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Poster display session: Breast cancer - early stage, locally advanced & metastatic, CNS tumours, Developmental therapeutics, Genitourinary tumours - prostate & non-prostate, Palliative care, Psycho-oncology, Public health policy, Sarcoma, Supportive care

1958 - A Survey on purview of palliative medicine services among the delegates of a national conference on supportive medicine

Date

22 Oct 2018

Session

Poster display session: Breast cancer - early stage, locally advanced & metastatic, CNS tumours, Developmental therapeutics, Genitourinary tumours - prostate & non-prostate, Palliative care, Psycho-oncology, Public health policy, Sarcoma, Supportive care

Presenters

Rahul Arora

Citation

Annals of Oncology (2018) 29 (suppl_8): viii603-viii640. 10.1093/annonc/mdy300

Authors

R.D. Arora

Author affiliations

  • Palliative Medicine, All India Institute of Medical Sciences, 110029 - New Delhi/IN
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Resources

Abstract 1958

Background

The provision of personalized, symptom oriented, patient centered care at an early stage in the patient’s trajectory of illness is the philosophy that underlies supportive care.

Methods

A questionnaire based on clinical scenarios encountered in the integrated inpatient palliative medicine unit was carried out among the registered delegates of the annual Indian association of Palliative care conference.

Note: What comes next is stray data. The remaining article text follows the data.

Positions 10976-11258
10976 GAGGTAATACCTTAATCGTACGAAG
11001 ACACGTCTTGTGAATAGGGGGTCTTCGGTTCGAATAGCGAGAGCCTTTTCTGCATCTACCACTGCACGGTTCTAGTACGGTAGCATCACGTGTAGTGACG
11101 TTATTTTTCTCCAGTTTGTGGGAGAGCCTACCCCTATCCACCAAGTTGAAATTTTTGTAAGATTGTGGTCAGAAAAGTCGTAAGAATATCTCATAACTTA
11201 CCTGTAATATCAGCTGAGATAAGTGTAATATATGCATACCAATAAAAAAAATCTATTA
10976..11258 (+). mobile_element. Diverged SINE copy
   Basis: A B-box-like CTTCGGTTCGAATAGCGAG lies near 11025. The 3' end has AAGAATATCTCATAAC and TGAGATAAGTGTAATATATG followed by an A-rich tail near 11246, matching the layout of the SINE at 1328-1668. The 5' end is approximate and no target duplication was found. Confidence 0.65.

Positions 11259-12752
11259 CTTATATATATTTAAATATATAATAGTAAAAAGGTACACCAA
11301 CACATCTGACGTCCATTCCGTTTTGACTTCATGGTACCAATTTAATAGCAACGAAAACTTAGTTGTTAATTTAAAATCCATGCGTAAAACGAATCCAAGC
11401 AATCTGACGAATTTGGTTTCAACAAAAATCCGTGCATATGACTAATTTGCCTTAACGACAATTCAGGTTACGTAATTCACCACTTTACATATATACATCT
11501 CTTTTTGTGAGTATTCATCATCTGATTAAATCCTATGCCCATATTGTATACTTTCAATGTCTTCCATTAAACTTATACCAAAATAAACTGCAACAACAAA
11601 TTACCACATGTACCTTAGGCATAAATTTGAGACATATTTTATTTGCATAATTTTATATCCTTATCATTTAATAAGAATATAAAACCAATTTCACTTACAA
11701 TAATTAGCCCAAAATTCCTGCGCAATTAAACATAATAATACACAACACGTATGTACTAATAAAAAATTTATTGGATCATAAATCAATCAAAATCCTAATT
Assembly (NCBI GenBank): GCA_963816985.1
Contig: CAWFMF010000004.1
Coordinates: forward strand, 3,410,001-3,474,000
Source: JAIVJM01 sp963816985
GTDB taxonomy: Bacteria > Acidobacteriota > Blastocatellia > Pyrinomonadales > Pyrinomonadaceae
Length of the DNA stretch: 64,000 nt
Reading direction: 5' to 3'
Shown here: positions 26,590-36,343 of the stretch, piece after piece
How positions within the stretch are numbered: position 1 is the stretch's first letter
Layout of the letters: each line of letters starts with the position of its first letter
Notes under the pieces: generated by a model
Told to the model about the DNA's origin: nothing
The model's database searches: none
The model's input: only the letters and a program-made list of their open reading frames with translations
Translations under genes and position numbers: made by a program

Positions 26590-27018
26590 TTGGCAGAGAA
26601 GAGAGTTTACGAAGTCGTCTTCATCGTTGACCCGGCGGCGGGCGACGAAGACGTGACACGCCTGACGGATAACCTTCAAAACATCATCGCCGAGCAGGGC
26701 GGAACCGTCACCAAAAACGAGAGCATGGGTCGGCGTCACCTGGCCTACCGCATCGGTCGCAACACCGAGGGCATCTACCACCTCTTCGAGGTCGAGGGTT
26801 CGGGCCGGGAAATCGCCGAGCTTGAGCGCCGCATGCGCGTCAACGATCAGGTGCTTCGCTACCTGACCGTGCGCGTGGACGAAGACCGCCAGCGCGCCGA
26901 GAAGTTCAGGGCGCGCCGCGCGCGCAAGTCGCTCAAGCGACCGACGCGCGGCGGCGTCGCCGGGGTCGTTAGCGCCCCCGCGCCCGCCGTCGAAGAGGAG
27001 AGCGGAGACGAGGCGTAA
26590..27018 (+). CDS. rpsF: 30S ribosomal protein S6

Results

Interventional pain procedures (65.49 percent) and counseling regarding goals of care and provision of palliative sedation (57.75 percent) were considered the main indications for an inpatient palliative medicine unit admission. A majority (66.89 percent) agreed that the duration of inpatient stay should be defined by the stage of the illness. 48.9 percent agreed that pulse oximetry should be available for all inpatients. Acute kidney injury and dyselectrolytemia were considered valid indications for an ICU admission. 36.9 percent felt that use of non-invasive ventilation strategies, antibiotic stewardship, management of sepsis and dyselectrolytemia should be duties of a palliative medicine professional in the ICU. 48.3 percent, 65.31 percent and 50.34 percent of individuals reported that the timing of intervention, healthcare professional involved and subset of patients involved were the differences between supportive oncology and palliative medicine.Table: 1765P

Purview of early palliative medicine

1.Management of complex psychiatric symptoms34.87 %
2.Management of chemotherapy related complications40.79 %
3.Counselling regarding goals of care80.92 %
4.Assessment of quality of life73.68 %
5.Interventional pain management techniques50.66 %

Conclusions

There is an overlap in nature of supportive medicine services provided by a medical oncology and palliative/supportive medicine team. A practical, cost effective and resource intensive solution lies in building a workforce of health care professionals from palliative/supportive medicine who are well trained in supportive oncology. Inpatient admission is integral to sustain a cost effective model of delivery of supportive medicine services, however a consensus on the guidelines which govern the establishment and functioning of such a unit need to be developed.

Clinical trial identification

Legal entity responsible for the study

Rahul D. Arora.

Funding

Has not received any funding.

Editorial Acknowledgement

Disclosure

The author has declared no conflicts of interest.

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